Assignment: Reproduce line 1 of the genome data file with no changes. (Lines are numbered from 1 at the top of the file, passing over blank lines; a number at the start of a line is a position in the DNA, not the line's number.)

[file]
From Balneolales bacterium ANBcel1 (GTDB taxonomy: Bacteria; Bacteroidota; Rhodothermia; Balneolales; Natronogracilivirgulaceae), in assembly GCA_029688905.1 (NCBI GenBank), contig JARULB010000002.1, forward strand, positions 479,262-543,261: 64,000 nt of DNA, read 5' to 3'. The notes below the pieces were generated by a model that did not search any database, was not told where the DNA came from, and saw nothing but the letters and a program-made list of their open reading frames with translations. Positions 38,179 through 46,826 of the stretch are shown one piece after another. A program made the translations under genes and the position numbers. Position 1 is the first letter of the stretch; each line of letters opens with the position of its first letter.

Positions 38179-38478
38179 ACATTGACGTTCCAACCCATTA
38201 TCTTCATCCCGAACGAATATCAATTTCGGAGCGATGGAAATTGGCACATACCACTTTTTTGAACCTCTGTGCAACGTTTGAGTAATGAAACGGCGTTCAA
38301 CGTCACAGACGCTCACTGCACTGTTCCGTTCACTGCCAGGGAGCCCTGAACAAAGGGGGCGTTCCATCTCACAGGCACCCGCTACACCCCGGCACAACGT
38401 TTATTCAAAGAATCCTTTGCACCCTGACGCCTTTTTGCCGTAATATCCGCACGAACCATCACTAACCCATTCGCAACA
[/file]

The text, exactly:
From Balneolales bacterium ANBcel1 (GTDB taxonomy: Bacteria; Bacteroidota; Rhodothermia; Balneolales; Natronogracilivirgulaceae), in assembly GCA_029688905.1 (NCBI GenBank), contig JARULB010000002.1, forward strand, positions 479,262-543,261: 64,000 nt of DNA, read 5' to 3'. The notes below the pieces were generated by a model that did not search any database, was not told where the DNA came from, and saw nothing but the letters and a program-made list of their open reading frames with translations. Positions 38,179 through 46,826 of the stretch are shown one piece after another. A program made the translations under genes and the position numbers. Position 1 is the first letter of the stretch; each line of letters opens with the position of its first letter.